Skip to main content
William Scott - Blue, yellow and brown

William Scott

Blue, yellow and brown

Oil on canvas: 30(h) x 60(w) in / 76.2(h) x 152.4(w) cm

We will only use your contact details to reply to your request.

This artwork is for sale.
Please contact us on: +44 (0)20 7493 3939.
Email us

BX 180



Greenock 1913 – 1989 Somerset


Blue, yellow and brown


Oil on canvas: 30 x 60 in / 76.2 x 152.4 cm

Frame size: 31.4 x 61.4 in / 79.8 x 155.9 cm


Painted in 1957



Private collection, a gift from the artist

Denise Bibro Fine Art, New York

A charitable foundation, acquired from the above in June 2004


New York, André Emmerich Gallery, William Scott Paintings on Paper and Canvas, 1st-25th April 1992, no.4

New York, Denise Bibro Fine Art, William Scott works from the Scott Collection, 8th April–5th June 2004, no.2, illus. in colour


Literature: Dana Micucci, ‘St Ives Modernists. British Painters of the 1950s Inspired by a Small Cornish Village’, Architectural Digest, vol.54, no.8, August 1997, pp.124-5, illus. in colour

Norbert Lynton, William Scott, Thames & Hudson, London, 2004, pp.198-9, 200-201, illus. in colour

Sarah Whitfield (ed.), William Scott Catalogue Raisonné of Oil Paintings, Volume 2,

1952–1959, Thames & Hudson in association with William Scott Foundation, London,

2013, p.231, no.356, illus. in colour



Norbert Lynton writes of Scott’s development in 1957 ‘from austerity and a degree of realism to a richer and almost abstract display of colour, form and paint…In fact they mark a climax in his work. Blue, Yellow and Brown is an outstanding example. It is obviously a blue painting: four-fifths of it is the blue tabletop; only a narrow band above it warrants the term “brown”. Yellow are the scrawls of paint, top centre, that bring light and life to three bowls, but allow glimpses of white and blue between the strokes. Much of the surface is given to white forms, some opaque, others transparent, to two strong black forms, and to blue/black sections in the top band. The blue of the table is a broken surface, not only hinting at other colours beneath but also revealing other object-shapes in or beneath it, ghostlike forms that one senses before one sees them. The effect is luscious as well as mysterious, hinting at time, growth and decay.’[1]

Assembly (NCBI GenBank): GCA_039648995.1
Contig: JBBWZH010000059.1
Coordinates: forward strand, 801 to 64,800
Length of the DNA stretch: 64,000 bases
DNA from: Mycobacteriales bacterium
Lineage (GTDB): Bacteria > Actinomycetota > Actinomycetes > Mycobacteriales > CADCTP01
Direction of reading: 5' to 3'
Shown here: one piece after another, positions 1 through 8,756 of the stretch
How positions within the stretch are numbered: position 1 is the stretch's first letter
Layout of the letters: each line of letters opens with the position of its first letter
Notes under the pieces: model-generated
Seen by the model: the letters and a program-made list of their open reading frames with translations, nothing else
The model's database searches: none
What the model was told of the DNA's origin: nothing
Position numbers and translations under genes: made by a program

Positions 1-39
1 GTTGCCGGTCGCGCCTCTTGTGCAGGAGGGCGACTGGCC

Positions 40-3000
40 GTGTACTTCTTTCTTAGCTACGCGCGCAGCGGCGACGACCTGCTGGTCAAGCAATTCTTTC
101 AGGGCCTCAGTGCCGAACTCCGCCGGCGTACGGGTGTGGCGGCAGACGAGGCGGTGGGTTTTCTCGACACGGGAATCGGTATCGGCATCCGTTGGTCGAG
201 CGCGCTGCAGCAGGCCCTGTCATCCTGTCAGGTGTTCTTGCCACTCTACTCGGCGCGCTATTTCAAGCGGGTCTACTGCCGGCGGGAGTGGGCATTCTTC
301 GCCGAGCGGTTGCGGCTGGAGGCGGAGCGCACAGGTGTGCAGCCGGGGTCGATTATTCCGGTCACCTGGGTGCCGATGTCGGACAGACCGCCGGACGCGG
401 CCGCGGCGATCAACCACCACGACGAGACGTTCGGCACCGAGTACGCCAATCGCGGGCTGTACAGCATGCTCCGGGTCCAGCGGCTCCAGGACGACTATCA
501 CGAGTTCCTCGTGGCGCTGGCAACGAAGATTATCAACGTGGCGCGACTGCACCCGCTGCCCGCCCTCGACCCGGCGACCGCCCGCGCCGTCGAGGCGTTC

Choosing objects of purely formal significance, William Scott’s representation of still life subjects concentrated on a contrast between the primitive austerity of the objects depicted and the sensuous qualities of paint and colour. Blue, Yellow and Brown, painted in 1957, vividly demonstrates this contrast, displaying simple objects enlivened by a rich paint surface, thick with impasto. Suggesting a gradual development towards a second period of abstraction, Ronald Alley discusses Scott’s still lifes from 1957–58, describing the increased simplification of form and the importance of texture: ‘Though still life remained the theme for most of his paintings, the pots and pans began to lose their identity and to turn into irregular oblong or lozenge shapes…The quality of the picture surface was now extremely important, the textural contrasts, the thin paint and the thick paint and the scratched lines. But although Scott treated oil paint as a delectable substance, he was anxious to avoid a too perfect finish, a facile smartness.’[2]